By June Mr X had visited a number of places but was not happy with any of them. He considered Mrs Y did not need nursing care as she was now being more co-operative with personal care. The care home reported Mrs Y’s behaviours were a bit better but they were still struggling with certain aspects of her care. The Doctor still advised that Mrs Y needed nursing care.

In late June 2018 the Council held a multi-disciplinary team meeting with Mr X, the care home and the mental health team Doctor to complete a continuing health care (CHC) decision support tool document (to assess whether Mrs Y now met the criteria to receive NHS funding for her care if her needs were identified as constituting a primary health need).

The care home considered Mrs Y’s behaviour had improved to a level they could manage with support from the mental health team. The DST exercise concluded Mrs Y did not meet the criteria for CHC funding at that time.

However, by the end of July Mrs Y’s behaviours had deteriorated again; she continued to be physically and verbally abusive when receiving personal care. The Doctor, care home manager, CPN and social worker agreed a best interests’ decision was required regarding care and accommodation as care home B really could not meet Mrs Y’s needs. Mr X asserted that Mrs Y’s behaviour had improved 100% but the records showed that she was still challenging, including physical aggression towards staff. She had not had her night-time medication at 50% of the past fortnight and was refusing food and drink at that time, so could not even be covertly medicated. 

The best interests meeting in August concluded Mrs Y needed to be detained in hospital under section 2 of the Mental Health Act for a period of assessment in hospital. She had since moved to a nursing home.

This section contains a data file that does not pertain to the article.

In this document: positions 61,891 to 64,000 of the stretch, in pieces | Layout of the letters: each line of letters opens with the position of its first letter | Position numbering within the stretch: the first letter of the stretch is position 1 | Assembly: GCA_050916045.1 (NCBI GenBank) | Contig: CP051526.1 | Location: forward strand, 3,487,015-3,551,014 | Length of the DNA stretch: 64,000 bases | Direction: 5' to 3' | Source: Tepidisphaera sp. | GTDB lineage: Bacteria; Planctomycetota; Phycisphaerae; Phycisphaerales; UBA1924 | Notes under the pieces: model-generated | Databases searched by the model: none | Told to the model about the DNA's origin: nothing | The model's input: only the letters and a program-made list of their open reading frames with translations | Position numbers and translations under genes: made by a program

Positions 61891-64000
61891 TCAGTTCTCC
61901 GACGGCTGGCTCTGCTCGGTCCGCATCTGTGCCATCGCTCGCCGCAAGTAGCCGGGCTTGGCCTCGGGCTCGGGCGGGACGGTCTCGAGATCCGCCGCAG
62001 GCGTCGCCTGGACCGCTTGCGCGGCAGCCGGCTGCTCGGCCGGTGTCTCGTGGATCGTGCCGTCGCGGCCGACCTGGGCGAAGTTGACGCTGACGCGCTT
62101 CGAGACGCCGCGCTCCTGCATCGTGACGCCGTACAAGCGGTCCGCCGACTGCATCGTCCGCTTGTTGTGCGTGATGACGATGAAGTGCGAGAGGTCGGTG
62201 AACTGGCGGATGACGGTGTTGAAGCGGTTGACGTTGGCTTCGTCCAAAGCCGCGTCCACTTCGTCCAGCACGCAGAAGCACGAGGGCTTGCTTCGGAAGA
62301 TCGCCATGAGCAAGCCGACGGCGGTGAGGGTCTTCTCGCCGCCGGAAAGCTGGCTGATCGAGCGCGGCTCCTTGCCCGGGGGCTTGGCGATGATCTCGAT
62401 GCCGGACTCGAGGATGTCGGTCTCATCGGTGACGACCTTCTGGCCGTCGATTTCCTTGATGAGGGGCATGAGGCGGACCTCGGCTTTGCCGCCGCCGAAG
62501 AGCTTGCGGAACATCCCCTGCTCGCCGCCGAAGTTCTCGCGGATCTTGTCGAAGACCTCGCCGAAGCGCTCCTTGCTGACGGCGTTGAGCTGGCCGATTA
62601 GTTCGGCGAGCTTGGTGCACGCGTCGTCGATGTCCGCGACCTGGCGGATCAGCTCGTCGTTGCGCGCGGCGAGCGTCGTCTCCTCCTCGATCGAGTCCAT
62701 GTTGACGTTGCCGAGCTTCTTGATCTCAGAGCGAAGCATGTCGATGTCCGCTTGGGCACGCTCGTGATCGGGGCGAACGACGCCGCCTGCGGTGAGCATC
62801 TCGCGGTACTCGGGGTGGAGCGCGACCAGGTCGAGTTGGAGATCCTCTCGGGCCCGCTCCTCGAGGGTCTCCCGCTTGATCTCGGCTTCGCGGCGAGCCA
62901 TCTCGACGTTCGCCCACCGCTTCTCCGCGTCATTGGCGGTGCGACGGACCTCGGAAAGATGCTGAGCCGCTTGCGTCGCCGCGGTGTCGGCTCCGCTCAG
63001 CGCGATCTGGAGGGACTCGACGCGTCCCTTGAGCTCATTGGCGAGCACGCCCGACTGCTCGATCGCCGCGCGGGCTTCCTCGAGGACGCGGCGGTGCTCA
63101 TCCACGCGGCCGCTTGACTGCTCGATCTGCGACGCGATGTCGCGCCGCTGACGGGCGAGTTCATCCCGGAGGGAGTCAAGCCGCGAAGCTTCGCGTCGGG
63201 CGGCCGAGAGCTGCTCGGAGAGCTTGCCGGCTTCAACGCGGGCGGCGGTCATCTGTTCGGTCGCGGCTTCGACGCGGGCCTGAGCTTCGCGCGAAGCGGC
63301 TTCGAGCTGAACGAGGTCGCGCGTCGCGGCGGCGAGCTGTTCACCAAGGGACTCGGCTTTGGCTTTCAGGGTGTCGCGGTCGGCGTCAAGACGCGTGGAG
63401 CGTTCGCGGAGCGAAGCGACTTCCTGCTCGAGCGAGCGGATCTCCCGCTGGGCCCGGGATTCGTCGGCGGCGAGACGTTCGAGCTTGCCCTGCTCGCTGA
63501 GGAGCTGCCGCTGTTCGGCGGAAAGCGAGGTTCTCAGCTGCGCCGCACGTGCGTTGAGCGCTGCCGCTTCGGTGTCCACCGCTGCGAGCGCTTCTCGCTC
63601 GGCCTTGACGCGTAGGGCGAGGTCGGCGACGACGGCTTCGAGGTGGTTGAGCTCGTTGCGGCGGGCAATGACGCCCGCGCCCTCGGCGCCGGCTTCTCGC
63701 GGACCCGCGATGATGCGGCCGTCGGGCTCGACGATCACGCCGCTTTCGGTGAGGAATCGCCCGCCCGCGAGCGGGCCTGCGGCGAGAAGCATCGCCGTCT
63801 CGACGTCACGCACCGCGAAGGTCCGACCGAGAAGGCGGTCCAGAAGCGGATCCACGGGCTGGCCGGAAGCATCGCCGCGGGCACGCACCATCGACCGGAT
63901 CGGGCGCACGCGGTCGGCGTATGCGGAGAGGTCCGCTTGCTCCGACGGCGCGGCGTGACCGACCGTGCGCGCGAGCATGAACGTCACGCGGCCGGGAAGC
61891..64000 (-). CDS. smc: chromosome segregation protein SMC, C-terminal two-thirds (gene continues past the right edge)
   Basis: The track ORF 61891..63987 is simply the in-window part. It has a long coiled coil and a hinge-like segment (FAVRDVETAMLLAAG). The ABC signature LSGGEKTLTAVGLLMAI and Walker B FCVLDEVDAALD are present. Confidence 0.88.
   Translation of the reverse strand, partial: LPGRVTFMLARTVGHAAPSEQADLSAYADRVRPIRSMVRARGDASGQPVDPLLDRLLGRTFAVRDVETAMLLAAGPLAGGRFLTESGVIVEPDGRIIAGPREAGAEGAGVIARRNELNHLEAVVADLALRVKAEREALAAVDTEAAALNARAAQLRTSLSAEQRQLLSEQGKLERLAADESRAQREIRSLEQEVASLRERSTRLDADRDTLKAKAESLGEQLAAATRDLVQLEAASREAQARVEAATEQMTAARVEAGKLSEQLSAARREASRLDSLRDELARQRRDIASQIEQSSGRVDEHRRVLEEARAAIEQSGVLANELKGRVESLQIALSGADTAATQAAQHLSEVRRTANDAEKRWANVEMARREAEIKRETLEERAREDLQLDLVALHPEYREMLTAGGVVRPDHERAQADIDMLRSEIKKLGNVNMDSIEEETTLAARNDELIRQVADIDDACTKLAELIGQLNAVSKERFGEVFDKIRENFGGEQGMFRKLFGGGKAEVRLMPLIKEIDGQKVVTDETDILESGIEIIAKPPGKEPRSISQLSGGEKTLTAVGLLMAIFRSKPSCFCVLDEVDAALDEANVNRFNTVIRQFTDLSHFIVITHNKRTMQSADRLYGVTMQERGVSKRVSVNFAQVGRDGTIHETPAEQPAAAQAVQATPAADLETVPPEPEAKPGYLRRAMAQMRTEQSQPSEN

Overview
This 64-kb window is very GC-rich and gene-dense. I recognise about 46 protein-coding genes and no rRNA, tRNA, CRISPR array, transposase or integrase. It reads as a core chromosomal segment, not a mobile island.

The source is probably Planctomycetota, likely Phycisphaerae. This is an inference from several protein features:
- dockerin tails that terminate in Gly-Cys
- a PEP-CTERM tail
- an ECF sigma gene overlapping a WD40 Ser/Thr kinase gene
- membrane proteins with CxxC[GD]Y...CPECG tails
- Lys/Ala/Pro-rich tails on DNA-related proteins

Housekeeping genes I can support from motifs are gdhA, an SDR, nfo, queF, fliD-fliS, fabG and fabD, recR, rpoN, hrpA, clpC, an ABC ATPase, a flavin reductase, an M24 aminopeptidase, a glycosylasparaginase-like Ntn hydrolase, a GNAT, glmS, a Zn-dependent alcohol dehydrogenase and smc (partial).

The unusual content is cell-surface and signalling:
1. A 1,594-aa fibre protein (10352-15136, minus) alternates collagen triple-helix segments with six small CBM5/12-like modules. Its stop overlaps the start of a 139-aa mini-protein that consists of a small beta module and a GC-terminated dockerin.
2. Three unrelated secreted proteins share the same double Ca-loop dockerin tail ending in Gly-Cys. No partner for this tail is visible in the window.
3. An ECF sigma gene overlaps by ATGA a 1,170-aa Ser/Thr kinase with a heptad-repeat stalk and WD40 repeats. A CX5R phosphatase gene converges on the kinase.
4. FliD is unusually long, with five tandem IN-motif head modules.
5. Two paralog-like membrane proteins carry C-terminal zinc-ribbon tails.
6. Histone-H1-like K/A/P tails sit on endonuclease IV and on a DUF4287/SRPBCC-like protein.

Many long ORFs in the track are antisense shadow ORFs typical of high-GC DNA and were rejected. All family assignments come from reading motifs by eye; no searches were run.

What was found

Care Home A

Although the records showed that care home A made significant efforts to assist Mrs Y with personal care, she did not receive personal care as she should have. The LGO considered that she could not be showered against her will, (with which we would disagree, respectfully if her reluctance was regarded as lacking in capacity) but found care home A to be at some low level of fault.

At the best interests meeting in early January 2018 the Council noted Mrs Y was spending long periods of time in bed, refused showers and was not co-operating with personal care. It was agreed by all parties there, that it would be in Mrs Y’s best interests to remain at the home, with Mr X and his family assisting with her showering. The LGO considered that the Council failed properly to monitor or assess if this shared responsibility (with a view to staff taking over hygiene roles) was actually working. This was fault (in terms of the Care Act obligation to review after changes to the care plan, that is, on the part of the council.) Mr X and the family were put to the additional strain of having to shower Mrs Y (but had agreed). This also impacted on Mrs Y’s dignity and caused her avoidable distress.

Mrs Y’s behaviour did not improve and the best interests assessor raised concerns about the suitability of the placement. Care home A did provide some care and support to Mrs Y. However, it could not fully meet her needs. The Council failed to move Mrs Y until mid-February 2018. This delay was fault.

Care Home B

Care home B was a similar type of care home to care home A and so it was unlikely that it would be any the better able to meet her needs. The LGO considered that given Mrs Y’s history of non-compliance with care and physical and verbal aggression, there was no evidence the Council properly considered whether care home B was actually suitable for Mrs Y. The Council failed to ensure Mrs Y was moved to a suitable care home to meet her needs and this was fault.

Care home B completed a pre-assessment of Mrs Y which was inadequate with regard to communication of the difficulties care home A had in relation to Mrs Y’s personal care or of Mrs Y’s verbal and physical aggression. This was fault. The poor pre-assessment suggested care home B was not fully aware of Mrs Y’s needs when it agreed to her admission.

As with care home A, care home B made significant efforts to address Mrs Y’s behaviour. It involved the Council’s Quality Team and contacted the GP and mental health team. However, it could not fully meet Mrs Y’s needs; her family were still bathing her, the mental health team doctor considered she was incorrectly placed, etc.